Launched to much fanfare a dozen years ago, German business daily Financial Times Deutschland (FTD) looks set to become the latest casualty of the chill winds sweeping the global newspaper industry.
Germany is home to Europe’s largest print media market and has proven relatively resilient to the technological, cultural and demographic forces that have shuttered newspapers in many other developed countries, but that is now changing.
Europe’s largest economy is slowing as the three-year-old debt crisis ravaging much of the euro zone takes its toll, compounding the hit to advertising revenues and limiting the willingness of consumers to pay for newspapers they can read mostly for free online.
Publisher Gruner + Jahr (G+J), controlled by German media conglomerate Bertelsmann, is expected to decide the fate of the FTD at a board meeting on Wednesday, but few at the paper doubt what the decision will be.
“There is not a single person in the newsroom who believes the newspaper will continue,” a journalist who has been at the paper since its launch told Reuters.
Another employee likened the mood to a “house of mourning.”
A G+J spokesman declined to comment.
The FTD, salmon-pink like its British namesake, has a daily circulation of about 102,000. It was founded as a joint venture with Pearson PLC, but the publisher of the Financial Times sold its 50-per-cent stake to its German partner in 2008.
The paper shook up the German print landscape in 2000 with its modern design, international perspective and free-wheeling journalism style.
But it has never made money and booked a loss of €10-million ($12.8-million) last year, according to German media reports. Accumulated losses since 2000 are estimated at €250-million.
Last week, the respected Frankfurter Rundschau, a liberal daily based in Germany’s business capital, filed for bankruptcy protection. The DAPD press agency, which had a mainly newspaper client base, took a similar step a few weeks earlier.
“The underlying trend in Germany has been that local and regional papers in particular have been struggling,” said Horst Roeper of independent media research Formatt-Institut, predicting the trend would continue.
Data from Nielsen Media Research showed that advertising income for German newspapers dropped 6 per cent to €4.1-billion in the first 10 months of 2012 from the previous year. Magazines saw a drop in the same period of 4.6 per cent.
Nevertheless, any visitor to Germany will be struck by the sheer number and variety of newspapers on sale here.
Figures from the Federation of German Newspaper Publishers showed Germans spent €22.8-million in the third quarter of this year on 333 different newspapers, the bulk of them local or regional, making it the biggest market in Europe and the fifth biggest in the world.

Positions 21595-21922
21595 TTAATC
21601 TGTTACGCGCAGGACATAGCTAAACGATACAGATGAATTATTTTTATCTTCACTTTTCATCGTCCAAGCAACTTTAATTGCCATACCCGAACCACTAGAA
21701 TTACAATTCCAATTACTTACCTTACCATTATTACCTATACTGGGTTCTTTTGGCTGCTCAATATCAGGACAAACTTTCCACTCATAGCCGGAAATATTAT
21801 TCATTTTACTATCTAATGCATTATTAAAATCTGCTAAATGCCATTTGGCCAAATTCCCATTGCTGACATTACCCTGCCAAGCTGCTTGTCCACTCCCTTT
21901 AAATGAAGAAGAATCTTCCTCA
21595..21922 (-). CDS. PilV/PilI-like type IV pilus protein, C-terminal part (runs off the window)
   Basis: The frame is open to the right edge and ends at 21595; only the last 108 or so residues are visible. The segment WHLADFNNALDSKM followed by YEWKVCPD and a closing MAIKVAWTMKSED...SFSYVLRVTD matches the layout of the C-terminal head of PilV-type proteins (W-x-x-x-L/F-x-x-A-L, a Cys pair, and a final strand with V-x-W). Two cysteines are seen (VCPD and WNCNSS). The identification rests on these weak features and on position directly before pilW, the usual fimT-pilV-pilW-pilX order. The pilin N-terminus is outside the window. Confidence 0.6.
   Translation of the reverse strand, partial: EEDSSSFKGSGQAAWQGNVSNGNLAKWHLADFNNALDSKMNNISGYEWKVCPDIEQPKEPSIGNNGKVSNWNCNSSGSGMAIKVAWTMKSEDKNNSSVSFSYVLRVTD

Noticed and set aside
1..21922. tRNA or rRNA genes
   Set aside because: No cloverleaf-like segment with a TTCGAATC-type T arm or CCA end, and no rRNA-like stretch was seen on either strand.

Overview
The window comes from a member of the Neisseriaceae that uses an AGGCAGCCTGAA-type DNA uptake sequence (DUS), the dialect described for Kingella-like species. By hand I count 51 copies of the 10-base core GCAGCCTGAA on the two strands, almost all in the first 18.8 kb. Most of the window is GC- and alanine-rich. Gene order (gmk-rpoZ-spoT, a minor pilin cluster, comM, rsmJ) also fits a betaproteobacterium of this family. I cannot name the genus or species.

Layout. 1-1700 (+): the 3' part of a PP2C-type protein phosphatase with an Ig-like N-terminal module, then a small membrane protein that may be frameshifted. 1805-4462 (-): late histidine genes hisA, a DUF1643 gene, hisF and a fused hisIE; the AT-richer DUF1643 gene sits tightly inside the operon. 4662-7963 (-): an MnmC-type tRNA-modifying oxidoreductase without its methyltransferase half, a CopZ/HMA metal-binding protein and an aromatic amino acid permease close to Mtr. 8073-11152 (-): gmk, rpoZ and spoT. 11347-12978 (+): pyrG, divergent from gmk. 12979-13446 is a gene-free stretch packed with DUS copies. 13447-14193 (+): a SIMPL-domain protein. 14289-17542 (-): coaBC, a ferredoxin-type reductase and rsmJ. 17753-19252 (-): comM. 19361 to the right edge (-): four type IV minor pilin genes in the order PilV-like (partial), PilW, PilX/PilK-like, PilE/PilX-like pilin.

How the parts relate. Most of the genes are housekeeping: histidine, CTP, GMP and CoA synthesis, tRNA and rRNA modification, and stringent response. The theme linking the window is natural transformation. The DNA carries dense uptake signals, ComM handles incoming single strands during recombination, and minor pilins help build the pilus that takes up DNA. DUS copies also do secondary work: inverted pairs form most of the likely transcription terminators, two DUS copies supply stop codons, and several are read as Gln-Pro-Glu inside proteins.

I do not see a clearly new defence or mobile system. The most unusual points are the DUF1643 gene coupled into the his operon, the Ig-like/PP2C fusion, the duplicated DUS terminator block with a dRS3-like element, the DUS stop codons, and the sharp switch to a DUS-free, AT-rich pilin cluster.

Germany’s strong regional loyalties, its tradition of decentralized political decision-making and its economic strength during the euro zone crisis have all helped to shield the newspaper industry.
But Germany is no island, and the same trends that have claimed titles such as France’s La Tribune and Spain’s Publico are also at work here, eroding newspapers’ traditional customer base and forcing publishers to adopt new tactics.
“A structural crisis is now hitting the German market with full force,” the FTD journalist said.
“In the past, crises at the newspapers were linked to the economy. This time the economy is doing fine but readership and advertising are going down. We’re not the first to die and we won’t be the last.”
In neighbouring France, family-owned media group Hersant is being dismantled under pressure from its lenders, while in Britain, Trinity Mirror, publisher of the Daily Mirror, Sunday Mirror and The People, is to merge its national and regional divisions to cut costs.
Keen to claw back lost revenues, Germany, France and others are considering laws to force Internet search engines such as Google to pay a fee for displaying links to newspaper articles.
They argue that search engines capture part of the value added in an article when they index them.
Germany’s largest newspaper publisher, Axel Springer, plans soon to erect a digital pay wall for conservative daily Die Welt as well as for Bild, continental Europe’s best-selling daily.
“It’s a risk and there’s no guarantee that it’ll work out, but I’m more optimistic than I was a year or two ago,” Axel Springer chief executive officer Mathias Doepfner told Reuters last month.
It hopes to emulate Pearson’s Financial Times, News Corp.’s The Wall Street Journal and The New York Times, all of which have had some success charging for online content.